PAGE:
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Cub Foods' Parent Company Fighting for Financial Foothold

Eden Prairie-based Supervalu Inc. is struggling to make a comeback—which could yield lower prices for shoppers but also result in further layoffs in the Twin Cities.

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The future of the Eden Prairie-based Supervalu Inc. is in question after the company announced that it would suspend quarterly dividends to shareholders and further cut its expenses—an effort that could result in more layoffs and store closings.

There is also talk of selling the company—either in pieces or as a whole. Locally, any major reduction could impact Burnsville's two Cub Foods stores—one of which is the of a shopping complex in the Heart of the City.

SUPERVALU INC. is one of the largest companies in Minnesota. Twin Cities Business ranked the grocer as the fourth largest publicly-held company, behind only UnitedHealth Group, Target Corporation and Best Buy in Twin Cities Business. Regionally, its flagship is the Cub Foods chain in the Twin Cities, but the company also holds other supermarket brands throughout the nation including Jewel-Osco, Save-A-Lot and Albertsons. 

At present, it encompasses approximately 4,400 stores—1,101 traditional retail stores and 1,336 hard discount stores. The company employs about 130,000 people nationwide. 

However, after the world economy fell into disarray in 2008, Supervalu's fortunes took a turn for the worse. The company is beset by competition on all sides as bargain hunters flee to cheaper alternatives—like Wal-Mart, Target or Aldi—and high-end customers opt for premium grocers like Trader Joe's or Whole Foods, according to a recent report in Bloomberg Business.

As a result, the company has not turned a net profit in three years. Supervalu's stock has also been hammered on Wall Street: Share prices have fallen 35 percent over the last 12 months. 

The company unveiled a restructuring plan on June 28. Company officials promised to cut operational expenses by over $200 million and simultaneously slash in-store prices.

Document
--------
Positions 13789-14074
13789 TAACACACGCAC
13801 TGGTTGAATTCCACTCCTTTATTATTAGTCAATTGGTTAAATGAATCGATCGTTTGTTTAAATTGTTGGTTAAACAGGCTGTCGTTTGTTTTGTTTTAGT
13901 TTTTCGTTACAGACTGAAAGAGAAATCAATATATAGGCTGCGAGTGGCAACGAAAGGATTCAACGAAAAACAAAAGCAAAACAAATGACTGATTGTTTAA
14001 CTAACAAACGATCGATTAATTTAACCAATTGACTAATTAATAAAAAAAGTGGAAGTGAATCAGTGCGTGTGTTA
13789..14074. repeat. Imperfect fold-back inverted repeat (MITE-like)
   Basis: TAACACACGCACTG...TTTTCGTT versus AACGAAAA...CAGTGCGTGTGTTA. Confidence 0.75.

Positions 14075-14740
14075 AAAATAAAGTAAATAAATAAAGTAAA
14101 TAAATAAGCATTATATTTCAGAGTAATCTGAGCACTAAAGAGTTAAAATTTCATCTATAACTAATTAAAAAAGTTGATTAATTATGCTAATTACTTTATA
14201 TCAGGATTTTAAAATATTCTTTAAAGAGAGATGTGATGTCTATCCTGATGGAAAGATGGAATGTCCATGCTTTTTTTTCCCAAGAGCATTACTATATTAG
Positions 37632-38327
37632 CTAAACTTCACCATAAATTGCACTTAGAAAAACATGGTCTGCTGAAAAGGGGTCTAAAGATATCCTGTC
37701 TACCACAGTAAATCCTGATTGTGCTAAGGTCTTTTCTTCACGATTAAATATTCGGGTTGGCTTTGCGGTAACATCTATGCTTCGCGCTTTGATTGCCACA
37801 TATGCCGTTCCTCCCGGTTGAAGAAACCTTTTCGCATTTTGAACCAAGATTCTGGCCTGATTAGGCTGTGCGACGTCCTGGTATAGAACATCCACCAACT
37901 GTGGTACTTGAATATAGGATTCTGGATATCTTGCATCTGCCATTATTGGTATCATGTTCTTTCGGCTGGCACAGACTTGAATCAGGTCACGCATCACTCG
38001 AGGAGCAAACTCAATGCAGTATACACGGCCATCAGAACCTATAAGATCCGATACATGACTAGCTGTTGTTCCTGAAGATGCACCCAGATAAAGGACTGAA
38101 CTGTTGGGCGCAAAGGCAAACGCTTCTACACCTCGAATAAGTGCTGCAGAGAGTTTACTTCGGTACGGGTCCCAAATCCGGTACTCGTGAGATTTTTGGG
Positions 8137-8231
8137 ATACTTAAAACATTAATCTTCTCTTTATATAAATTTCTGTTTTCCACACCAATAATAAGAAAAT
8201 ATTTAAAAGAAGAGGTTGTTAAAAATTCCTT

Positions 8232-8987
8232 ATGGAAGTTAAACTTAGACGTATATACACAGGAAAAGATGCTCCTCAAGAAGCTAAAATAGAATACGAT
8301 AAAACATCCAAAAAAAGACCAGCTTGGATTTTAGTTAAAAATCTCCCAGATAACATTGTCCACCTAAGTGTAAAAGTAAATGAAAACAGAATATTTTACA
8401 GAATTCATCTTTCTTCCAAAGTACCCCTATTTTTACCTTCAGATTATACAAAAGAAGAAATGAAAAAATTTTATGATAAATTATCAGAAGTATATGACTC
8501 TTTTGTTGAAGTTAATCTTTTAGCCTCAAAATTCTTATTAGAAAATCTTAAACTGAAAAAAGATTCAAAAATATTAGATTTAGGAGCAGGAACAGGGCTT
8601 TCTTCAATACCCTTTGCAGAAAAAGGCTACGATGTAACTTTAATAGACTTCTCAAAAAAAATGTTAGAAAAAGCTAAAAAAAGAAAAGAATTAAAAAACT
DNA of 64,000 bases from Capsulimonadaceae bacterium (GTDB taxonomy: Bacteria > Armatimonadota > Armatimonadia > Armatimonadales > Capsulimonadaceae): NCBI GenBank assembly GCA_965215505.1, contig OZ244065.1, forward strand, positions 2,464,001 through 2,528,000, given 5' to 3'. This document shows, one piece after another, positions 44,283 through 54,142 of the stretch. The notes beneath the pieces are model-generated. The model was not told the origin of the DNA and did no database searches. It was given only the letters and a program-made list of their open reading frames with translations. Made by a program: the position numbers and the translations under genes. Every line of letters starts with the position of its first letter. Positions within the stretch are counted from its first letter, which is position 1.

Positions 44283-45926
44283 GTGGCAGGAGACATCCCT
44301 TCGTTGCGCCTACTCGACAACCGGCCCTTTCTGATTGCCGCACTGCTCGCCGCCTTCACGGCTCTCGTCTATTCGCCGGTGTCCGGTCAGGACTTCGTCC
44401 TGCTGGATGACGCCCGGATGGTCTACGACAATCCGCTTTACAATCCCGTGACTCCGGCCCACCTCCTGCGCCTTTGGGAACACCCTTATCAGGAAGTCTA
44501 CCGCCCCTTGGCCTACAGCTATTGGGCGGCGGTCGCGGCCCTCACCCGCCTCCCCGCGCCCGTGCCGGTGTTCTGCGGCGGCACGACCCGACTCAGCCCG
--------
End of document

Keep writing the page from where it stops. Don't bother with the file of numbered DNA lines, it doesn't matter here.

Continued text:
“Given the economic situation the American consumer is in, a lot of grocery competitors are focused on making sure they have the right value proposition for customers,” said Supervalu Chief Executive Craig Herkert, in a report by the Star Tribune. “We needed to accelerate our ability to play in that game.”

Though bankruptcy is "not on the table," Herkert said, the company has contracted with financial advisers—Goldman Sachs and Greenhill & Co. The advisors will be tasked with coming up with a strategy to appease Supervalu's shareholders, who discovered this week that they will no longer be receiving a quarterly dividend. The solution could involve putting Supervalu itself on the market.

"This review is not something we take lightly," Herkert said in a letter to employees. "Strategic alternatives will be broad-based and include looking at the sale or other disposition of all or part of the company."

Over the last six months, Supervalu's struggles have regularly made the news. In an effort to lower the company's debt burden, Supervalu has closed stores, cut jobs, and sold some of its holdings. According to a report by the Minneapolis St. Paul Business Journal, in February Supervalu announced that it would eliminate 800 jobs from corporate and regional offices. Another round of layoffs followed in June, when the company said it planned to cut between 2,000 and 2,500 jobs at the company’s Albertsons stores in California and Nevada. Then on July 2 the company announced that it planned to eliminate 39 marketing jobs across the country. At the time, company representatives could not say how many jobs might be lost in the Twin Cities.

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